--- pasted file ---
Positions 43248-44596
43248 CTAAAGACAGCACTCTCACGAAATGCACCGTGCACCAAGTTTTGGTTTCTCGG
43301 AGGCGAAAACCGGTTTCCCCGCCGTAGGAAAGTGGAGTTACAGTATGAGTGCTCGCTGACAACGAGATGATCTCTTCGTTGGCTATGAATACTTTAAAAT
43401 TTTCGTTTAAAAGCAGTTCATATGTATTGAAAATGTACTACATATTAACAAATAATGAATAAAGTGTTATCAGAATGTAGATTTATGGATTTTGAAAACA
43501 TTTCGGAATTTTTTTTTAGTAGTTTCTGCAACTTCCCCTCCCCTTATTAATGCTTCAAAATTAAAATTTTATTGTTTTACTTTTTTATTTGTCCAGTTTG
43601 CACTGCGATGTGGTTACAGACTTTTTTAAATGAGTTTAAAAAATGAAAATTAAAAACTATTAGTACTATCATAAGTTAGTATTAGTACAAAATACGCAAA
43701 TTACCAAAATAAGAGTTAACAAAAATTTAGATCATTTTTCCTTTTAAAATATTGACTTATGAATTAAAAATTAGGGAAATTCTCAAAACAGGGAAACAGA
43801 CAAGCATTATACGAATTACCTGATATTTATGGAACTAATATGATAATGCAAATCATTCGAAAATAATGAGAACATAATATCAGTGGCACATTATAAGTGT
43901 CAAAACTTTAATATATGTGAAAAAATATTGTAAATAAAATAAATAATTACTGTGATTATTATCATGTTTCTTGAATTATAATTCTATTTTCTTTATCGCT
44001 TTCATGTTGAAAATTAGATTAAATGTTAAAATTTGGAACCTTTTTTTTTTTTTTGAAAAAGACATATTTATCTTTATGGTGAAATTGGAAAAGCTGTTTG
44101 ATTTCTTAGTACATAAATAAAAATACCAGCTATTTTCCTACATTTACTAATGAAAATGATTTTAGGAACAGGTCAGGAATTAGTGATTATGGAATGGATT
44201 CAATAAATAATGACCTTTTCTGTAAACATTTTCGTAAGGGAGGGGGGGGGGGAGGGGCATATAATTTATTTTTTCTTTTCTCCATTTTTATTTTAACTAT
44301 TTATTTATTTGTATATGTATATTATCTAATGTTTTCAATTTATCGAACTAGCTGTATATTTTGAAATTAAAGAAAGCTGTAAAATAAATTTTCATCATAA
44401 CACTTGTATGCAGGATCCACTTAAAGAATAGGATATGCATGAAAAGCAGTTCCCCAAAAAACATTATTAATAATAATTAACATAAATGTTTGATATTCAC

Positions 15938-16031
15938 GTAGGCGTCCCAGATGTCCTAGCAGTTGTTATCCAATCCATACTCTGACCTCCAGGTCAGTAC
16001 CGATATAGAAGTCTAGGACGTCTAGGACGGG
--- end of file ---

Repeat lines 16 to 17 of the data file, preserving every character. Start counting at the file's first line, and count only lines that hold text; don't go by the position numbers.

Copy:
15938 GTAGGCGTCCCAGATGTCCTAGCAGTTGTTATCCAATCCATACTCTGACCTCCAGGTCAGTAC
16001 CGATATAGAAGTCTAGGACGTCTAGGACGGG